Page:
The requirement for preparation of a detailed statement of environmental impact is set forth in § 3 of the act as follows:
"The legislature authorizes and directs that, to the fullest extent possible: . . .
"(2) all branches of government of this state, including state agencies, municipal and public corporations, and counties shall:
". . .
"(c) Include in every recommendation or report on proposals for legislation and other major actions significantly affecting the quality of the environment, a detailed statement by the responsible official on:
"(i) the environmental impact of the proposed action;
"(ii) any adverse environmental effects which cannot be avoided should the proposal be implemented;
"(iii) alternatives to the proposed action;
"(iv) the relationship between local short-term uses of man's environment and the maintenance and enhancement of long-term productivity; and
"(v) any irreversible and irretrievable commitments of resources which would be involved in the proposed action should it be implemented;"
The issue raised by your question is whether each of the several organizations specified in subparts (a) through (d) thereof constitute " . . . branches of government of this state, including state agencies, municipal and public corporations, . . ." within the meaning of this statutory requirement.
Unquestionably, the Expo '74 commission which is provided for in § 4, chapter 1, Laws of 1971, 1st Ex. Sess., supra, is a state agency and thus is covered by [[Orig. Op. Page 5]] the provisions of § 3, chapter 109, Laws of 1971, 1st Ex. Sess., supra. Similarly, without question the state building authority and the state department of commerce and economic development meet this criteria, and thus are also governed by the "environmental impact statement" requirement of this statute. And, of course, the city of Spokane, as a municipal corporation of this state is likewise covered by this requirement beyond any doubt.
This leaves us, then, only with the Expo '74 nonprofit corporation to which reference is made in § 5, chapter 1, Laws of 1971, 1st Ex. Sess., supra. At first blush, it might appear that this organization is merely a private corporation and thus is not covered by the environmental impact requirements of chapter 109. However, close examination of the relationship between this corporation and the Expo 74 commission leads us to conclude that the corporation serves, in effect, as an alter ego of the commission for the purpose as expressed in § 5, chapter 1, Laws of 1971, 1st Ex. Sess., of staging the exposition to which this act refers. This section, it will be recalled, provides in material part that:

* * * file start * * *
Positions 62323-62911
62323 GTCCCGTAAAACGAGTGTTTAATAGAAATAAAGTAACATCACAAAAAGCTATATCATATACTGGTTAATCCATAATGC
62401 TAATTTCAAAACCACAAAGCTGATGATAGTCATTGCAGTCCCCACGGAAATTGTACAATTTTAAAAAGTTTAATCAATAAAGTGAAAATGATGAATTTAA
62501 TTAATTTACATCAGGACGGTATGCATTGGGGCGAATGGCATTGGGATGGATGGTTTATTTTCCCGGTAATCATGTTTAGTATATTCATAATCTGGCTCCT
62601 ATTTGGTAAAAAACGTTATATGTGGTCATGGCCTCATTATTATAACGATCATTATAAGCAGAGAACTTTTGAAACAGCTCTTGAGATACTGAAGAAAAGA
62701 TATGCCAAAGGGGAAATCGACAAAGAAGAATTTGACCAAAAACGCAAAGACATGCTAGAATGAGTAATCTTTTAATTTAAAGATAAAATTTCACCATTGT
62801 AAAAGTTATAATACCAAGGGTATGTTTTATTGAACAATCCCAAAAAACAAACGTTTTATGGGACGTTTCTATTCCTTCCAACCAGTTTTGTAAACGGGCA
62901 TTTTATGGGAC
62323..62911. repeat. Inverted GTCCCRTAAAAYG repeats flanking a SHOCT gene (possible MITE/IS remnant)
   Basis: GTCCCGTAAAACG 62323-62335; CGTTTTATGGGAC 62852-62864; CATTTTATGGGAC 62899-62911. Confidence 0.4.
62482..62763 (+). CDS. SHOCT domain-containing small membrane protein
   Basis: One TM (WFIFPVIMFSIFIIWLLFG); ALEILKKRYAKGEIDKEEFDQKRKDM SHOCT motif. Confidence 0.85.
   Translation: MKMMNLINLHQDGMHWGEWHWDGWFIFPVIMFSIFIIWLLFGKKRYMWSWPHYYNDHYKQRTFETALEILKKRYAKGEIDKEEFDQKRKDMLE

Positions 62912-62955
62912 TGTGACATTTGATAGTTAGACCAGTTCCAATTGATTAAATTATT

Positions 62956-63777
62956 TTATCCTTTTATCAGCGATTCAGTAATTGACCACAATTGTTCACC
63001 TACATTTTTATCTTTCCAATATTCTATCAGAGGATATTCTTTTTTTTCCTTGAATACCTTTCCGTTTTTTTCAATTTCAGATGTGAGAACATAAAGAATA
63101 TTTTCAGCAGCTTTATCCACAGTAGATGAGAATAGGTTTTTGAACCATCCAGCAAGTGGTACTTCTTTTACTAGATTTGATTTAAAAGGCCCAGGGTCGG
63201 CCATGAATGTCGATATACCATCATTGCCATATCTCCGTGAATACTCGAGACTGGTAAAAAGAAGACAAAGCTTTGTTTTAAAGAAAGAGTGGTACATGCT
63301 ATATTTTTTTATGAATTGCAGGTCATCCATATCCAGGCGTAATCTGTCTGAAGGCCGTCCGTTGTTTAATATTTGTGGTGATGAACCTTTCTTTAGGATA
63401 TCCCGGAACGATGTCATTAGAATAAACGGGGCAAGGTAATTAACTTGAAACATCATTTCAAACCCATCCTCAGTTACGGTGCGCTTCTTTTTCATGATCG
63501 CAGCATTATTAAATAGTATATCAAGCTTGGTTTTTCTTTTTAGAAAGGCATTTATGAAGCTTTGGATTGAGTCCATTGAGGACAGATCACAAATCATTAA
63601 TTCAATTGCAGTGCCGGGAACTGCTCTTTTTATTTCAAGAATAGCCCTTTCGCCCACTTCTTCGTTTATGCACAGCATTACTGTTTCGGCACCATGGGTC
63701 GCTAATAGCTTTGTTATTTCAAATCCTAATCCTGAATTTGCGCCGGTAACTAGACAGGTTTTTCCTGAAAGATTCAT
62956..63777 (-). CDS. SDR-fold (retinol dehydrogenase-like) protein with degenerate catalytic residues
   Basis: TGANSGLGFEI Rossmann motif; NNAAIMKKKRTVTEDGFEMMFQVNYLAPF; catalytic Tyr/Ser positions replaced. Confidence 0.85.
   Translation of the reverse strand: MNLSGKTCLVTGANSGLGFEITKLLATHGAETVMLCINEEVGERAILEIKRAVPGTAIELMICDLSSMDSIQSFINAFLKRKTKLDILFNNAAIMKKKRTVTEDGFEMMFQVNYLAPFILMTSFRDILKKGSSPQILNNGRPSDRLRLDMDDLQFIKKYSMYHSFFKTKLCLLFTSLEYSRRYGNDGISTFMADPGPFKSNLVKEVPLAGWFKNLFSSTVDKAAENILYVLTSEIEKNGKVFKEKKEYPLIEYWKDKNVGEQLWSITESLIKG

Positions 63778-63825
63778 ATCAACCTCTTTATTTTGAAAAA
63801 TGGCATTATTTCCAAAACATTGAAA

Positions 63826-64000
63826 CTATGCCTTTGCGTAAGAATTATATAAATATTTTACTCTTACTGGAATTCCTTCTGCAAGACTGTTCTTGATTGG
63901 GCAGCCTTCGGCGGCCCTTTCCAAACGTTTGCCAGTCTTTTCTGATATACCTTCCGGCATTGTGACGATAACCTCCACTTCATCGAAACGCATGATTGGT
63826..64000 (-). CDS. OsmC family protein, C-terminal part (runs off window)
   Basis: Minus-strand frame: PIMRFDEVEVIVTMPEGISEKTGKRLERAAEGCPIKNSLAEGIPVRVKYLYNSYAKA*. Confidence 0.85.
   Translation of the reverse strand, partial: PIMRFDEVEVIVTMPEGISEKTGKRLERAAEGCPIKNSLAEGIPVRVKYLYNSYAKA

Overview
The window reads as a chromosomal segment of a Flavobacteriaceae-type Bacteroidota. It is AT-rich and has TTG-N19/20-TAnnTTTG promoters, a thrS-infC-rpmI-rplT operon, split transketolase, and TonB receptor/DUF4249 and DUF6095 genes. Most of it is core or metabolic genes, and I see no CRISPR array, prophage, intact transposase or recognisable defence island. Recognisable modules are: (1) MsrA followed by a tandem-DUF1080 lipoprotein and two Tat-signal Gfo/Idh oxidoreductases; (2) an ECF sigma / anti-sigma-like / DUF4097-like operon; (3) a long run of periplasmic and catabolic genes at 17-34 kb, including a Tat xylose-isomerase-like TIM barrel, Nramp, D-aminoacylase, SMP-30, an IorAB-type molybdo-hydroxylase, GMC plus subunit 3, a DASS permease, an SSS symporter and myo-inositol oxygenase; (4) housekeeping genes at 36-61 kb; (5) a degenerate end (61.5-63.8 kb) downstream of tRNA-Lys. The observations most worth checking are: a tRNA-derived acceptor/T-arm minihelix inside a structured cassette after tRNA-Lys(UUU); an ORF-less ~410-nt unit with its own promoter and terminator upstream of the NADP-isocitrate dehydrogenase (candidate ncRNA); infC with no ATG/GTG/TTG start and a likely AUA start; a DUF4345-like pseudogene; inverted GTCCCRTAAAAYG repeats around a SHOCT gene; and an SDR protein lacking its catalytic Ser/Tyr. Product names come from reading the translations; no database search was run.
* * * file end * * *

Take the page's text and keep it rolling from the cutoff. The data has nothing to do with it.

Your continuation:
" . . . The exposition commission through the nonprofit corporation shall stage an exposition in the city of Spokane during the year 1974 or as soon thereafter as deemed practical by the commission and shall carry out the purposes of the expostition by suitable exhibits." (Emphasis supplied.)
From this it follows, in our judgment, that any activities of the corporation having an environmental impact within the meaning of chapter 109, Laws of 1971, 1st Ex. Sess., supra, must be regarded as being subject to the requirements of § 3, thereof ‑ as if they were activities of the Expo '74 commission itself. Accord, Oceanographic Comm'n v. O'Brien, 74 Wn.2d 904, 447 P.2d 707 (1968). In this case, the fact that the Washington state oceanographic commission, as created by chapter 243, Laws of 1967, performs certain of its functions through the vehicle of a nonprofit corporation (the oceanographic institute) was material to the court's conclusion that the positions on the commission constituted "civil offices" within the meaning of Article II, § 13 of our state constitution.
We note further that the present act (chapter 1, Laws of 1971, 1st Ex. Sess., supra) creating the Expo '74 [[Orig. Op. Page 6]] commission, etc., is virtually identical to certain 1955 and 1957 legislation involving the Seattle "Century 21" World's Fair of 1962.2/ In litigation involving the status of the nonprofit corporation there involved (Century 21, Inc.), it was assumed but not squarely decided that the corporation was, itself, a state agency. See, Petschl v. Century 21 Corp., 61 Wn.2d 276, 377 P.2d 991 (1963). Thereafter, based upon advice issued by this office, the corporation was treated as a state agency for audit purposes under the provisions of RCW 43.09.290, et seq. (state departmental audits). We believe that this characterization of Centruy 21, Inc., was correct, and that it equally fits the Expo '74 nonprofit corporation in the case at hand.
Therefore, in summary with respect to the several subparts of your question as set forth above, it is our opinion that each of the organizations referred to therein must be regarded as a public agency which is subject to the "environmental impact statement" requirements of § 3, chapter 109, Laws of 1971, 1st Ex. Sess., supra.